Crow population increases in Santa Cruz – Santa Cruz Sentinel


SANTA CRUZ — For the past few years in the city of Santa Cruz, between August and February, mass murders (flocks) of crows span the skies and caw from the trees, whether on their way to hunt for feed during the day or on their way. way back to their dorms in the evening.

“During fall and winter, crows are less territorial and form large, noisy flocks that roost together at night,” said Santa Cruz-based avian researcher and biological consultant Alex Rinkert. “They are often encountered in herds during the day as well as at this time of year relative to the breeding season when they are more territorial.”

Longtime residents of the city may have noticed the crow population increasing in recent decades as non-native birds have discovered an endless feast of trash and leftover food to feast on, according to Rinkert.

A crow eats a breakfast of edamame pulled from the garbage in downtown Santa Cruz. Credit: Aric Sleeper / Santa Cruz Sentinel

“The crow population in Santa Cruz has increased dramatically over the past 30 years and has shown no signs of leveling off,” he said. “Before this expansion, crows were very rarely encountered in Santa Cruz. The crow population in Santa Cruz today is hundreds of times larger than it was historically. Human-made food subsidies in the form of garbage cans open, pet food bowls and direct feeding by people are contributing to this population explosion.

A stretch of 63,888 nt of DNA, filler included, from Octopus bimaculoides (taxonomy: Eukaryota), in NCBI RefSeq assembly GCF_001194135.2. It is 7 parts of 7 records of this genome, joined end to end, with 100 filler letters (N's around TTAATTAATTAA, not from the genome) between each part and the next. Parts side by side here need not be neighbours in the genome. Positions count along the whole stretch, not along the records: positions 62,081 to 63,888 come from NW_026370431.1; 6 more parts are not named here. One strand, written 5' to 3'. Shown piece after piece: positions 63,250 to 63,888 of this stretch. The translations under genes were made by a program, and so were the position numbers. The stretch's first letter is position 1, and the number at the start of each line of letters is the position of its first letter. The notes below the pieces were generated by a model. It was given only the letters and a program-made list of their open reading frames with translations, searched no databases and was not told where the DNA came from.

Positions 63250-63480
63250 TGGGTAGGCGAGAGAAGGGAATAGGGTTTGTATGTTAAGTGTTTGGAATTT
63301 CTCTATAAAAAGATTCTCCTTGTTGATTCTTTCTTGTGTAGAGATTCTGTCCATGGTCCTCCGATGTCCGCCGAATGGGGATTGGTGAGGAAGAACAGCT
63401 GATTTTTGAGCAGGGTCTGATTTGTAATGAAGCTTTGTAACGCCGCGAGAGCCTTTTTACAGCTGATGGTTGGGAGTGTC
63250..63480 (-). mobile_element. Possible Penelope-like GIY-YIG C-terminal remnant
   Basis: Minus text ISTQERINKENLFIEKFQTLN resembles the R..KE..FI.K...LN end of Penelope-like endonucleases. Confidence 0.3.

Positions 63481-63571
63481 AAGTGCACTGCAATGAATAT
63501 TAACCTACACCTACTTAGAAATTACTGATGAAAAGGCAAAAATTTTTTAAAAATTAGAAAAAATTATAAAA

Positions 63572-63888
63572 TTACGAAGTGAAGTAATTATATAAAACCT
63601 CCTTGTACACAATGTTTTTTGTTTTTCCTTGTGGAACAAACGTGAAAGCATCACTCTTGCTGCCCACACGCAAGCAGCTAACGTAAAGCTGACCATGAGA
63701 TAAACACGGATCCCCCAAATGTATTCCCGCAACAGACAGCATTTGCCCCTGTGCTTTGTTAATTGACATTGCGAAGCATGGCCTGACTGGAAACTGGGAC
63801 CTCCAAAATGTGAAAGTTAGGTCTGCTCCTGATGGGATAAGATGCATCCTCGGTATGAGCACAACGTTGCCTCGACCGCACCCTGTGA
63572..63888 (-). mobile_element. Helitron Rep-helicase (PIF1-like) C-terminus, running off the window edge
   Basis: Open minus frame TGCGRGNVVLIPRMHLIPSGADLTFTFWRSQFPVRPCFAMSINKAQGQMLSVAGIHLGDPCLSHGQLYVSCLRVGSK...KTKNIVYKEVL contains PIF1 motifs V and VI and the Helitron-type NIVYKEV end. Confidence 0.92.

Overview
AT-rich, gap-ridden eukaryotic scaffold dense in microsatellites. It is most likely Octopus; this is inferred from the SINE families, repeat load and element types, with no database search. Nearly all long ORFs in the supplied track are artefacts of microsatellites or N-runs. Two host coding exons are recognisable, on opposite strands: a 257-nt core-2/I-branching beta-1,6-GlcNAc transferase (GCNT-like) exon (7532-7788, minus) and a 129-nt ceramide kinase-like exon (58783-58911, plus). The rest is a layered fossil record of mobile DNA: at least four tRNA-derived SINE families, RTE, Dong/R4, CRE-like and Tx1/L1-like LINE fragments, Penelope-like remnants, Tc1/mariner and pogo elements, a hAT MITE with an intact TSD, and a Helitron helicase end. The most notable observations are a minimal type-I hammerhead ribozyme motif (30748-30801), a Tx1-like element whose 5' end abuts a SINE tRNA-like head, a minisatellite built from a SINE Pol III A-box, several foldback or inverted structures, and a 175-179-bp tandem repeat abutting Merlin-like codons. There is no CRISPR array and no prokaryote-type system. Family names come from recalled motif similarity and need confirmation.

Santa Cruz crows, which now number in the thousands, exhibit behaviors not found in other areas and have adapted to the coastal city in ways that remain a mystery to researchers.

“Their breeding season begins in February when the adults collect twigs and greenery for their nests, and ends in mid-June when the last nests fledge,” Rinkert said. “During the breeding season they are very territorial but in the fall and winter they are much more gregarious and form large flocks that descend on quarters and roost sites in the evening. The crows, as well as other species of corvids, have complex social behaviors that scientists are still trying to understand.

Being a non-native species in Santa Cruz, increasing crow killings are having a negative impact on native animals that already face so many threats in the urban environment.

“As predators, they have a profound impact on native animal populations,” Rinkert said. “People know their predilection for trash best, but they also actively hunt and catch a wide variety of native animals. Not only are they detrimental as predators, but they also harass hawks and owls, sometimes relentlessly, which can make it more difficult for these species to exist in urban areas.

Crows have no natural brake in the local ecosystem and because of this, the population will continue to grow more and more for the foreseeable future.

“Raptors, mammals, and vehicles may choose one from time to time, but these mortalities have virtually no effect on the population,” Rinkert said. “At some point there will be more crows than food resources and breeding grounds, which will slow population growth, but I think that’s still in the distant future.”

Source link

Comments are closed.